He shaves his jaws every Friday morning during a gap; nine slides into ten.
It is at this between-hour that he soaps and lathers his chops
at the squared white sink in the downstairs female bathroom of
a dark red brick building whose crenellations seem to me
to have jutted up from sacred Mali.
A bathroom is a choking space, too easily do slide from walls
the trappings of human excess, while cold white tiles do little to
persuade us that we are not indeed inside a warm and living form.
And each Friday, at this sliding hour, his low-pitched wooded smell
accords with the putrid delicate variations and shifting harmonious
bands of female vanitas and shame.
It is I who am waiting in line behind you, old man, who am
holding in hope and wavering at the edge of the fir green fabric
at the edge of your darkened skin. A deep round scar, no bigger than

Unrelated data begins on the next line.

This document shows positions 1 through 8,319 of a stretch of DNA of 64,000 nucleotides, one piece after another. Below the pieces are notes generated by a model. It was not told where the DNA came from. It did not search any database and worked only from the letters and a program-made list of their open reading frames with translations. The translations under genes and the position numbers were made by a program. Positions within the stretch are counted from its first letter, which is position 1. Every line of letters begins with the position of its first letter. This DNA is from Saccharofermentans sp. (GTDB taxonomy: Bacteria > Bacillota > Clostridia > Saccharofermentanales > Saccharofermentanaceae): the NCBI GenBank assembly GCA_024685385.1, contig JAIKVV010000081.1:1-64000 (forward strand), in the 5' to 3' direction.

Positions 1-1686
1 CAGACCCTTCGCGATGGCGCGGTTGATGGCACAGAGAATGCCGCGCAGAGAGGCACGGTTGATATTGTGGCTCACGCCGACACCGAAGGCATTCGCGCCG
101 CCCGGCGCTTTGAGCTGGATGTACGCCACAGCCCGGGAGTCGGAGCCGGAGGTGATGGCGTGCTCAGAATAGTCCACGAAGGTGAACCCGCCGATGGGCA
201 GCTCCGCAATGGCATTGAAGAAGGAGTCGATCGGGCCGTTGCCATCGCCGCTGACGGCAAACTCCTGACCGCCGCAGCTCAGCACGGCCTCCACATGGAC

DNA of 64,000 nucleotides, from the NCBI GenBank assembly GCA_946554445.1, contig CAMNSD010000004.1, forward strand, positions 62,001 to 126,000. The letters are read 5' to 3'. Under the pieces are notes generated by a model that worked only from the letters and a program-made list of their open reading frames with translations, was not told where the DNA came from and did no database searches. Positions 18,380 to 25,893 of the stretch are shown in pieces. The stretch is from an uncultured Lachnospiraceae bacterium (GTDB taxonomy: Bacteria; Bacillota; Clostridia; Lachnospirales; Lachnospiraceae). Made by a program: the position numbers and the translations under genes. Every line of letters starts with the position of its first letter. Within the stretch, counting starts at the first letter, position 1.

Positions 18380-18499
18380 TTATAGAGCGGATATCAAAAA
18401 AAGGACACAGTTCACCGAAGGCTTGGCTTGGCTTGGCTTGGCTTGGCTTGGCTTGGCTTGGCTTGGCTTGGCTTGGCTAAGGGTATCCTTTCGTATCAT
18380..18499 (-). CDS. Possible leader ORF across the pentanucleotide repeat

a five cent piece, at the fold of your right eye, alabaster soap and dark
hands, life-darkened like my father's hands, they too have been lathed too
often, by thin - one might even say innocent - blades of time and
solid matter, to ever come clean again.
I have felt the possible weigh upon me.
I have seen the becoming-spherical of the object.
I have been shown its curving-away face.
There is noise now. The scraping blade in the sliding hour whose,
for a fifty odd of Fridays and all the ones that count, metal has done
battle against persistent sons who rise are mowed who rise again.
I hear them all.
published in Belleville Park Pages 11